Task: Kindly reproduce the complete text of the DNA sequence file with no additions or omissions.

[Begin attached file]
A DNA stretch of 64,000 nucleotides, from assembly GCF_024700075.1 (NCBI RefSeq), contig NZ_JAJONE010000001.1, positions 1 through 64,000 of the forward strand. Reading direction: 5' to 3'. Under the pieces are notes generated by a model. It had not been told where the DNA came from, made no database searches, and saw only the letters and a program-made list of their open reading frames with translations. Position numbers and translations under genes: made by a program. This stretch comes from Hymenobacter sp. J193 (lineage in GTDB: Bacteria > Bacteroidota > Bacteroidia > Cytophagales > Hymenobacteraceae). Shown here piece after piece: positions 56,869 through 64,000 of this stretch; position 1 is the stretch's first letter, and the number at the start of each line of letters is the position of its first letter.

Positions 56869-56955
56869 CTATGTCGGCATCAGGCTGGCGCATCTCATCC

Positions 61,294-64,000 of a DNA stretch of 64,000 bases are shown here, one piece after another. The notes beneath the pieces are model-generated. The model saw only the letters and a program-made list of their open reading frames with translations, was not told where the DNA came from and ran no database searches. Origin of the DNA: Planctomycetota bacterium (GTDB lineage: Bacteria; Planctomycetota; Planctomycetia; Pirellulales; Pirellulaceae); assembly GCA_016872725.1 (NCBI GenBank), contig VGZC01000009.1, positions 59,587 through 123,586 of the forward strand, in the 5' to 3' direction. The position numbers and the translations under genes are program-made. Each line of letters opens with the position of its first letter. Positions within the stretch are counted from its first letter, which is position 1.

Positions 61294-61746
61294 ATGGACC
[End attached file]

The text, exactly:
A DNA stretch of 64,000 nucleotides, from assembly GCF_024700075.1 (NCBI RefSeq), contig NZ_JAJONE010000001.1, positions 1 through 64,000 of the forward strand. Reading direction: 5' to 3'. Under the pieces are notes generated by a model. It had not been told where the DNA came from, made no database searches, and saw only the letters and a program-made list of their open reading frames with translations. Position numbers and translations under genes: made by a program. This stretch comes from Hymenobacter sp. J193 (lineage in GTDB: Bacteria > Bacteroidota > Bacteroidia > Cytophagales > Hymenobacteraceae). Shown here piece after piece: positions 56,869 through 64,000 of this stretch; position 1 is the stretch's first letter, and the number at the start of each line of letters is the position of its first letter.

Positions 56869-56955
56869 CTATGTCGGCATCAGGCTGGCGCATCTCATCC

Positions 61,294-64,000 of a DNA stretch of 64,000 bases are shown here, one piece after another. The notes beneath the pieces are model-generated. The model saw only the letters and a program-made list of their open reading frames with translations, was not told where the DNA came from and ran no database searches. Origin of the DNA: Planctomycetota bacterium (GTDB lineage: Bacteria; Planctomycetota; Planctomycetia; Pirellulales; Pirellulaceae); assembly GCA_016872725.1 (NCBI GenBank), contig VGZC01000009.1, positions 59,587 through 123,586 of the forward strand, in the 5' to 3' direction. The position numbers and the translations under genes are program-made. Each line of letters opens with the position of its first letter. Positions within the stretch are counted from its first letter, which is position 1.

Positions 61294-61746
61294 ATGGACC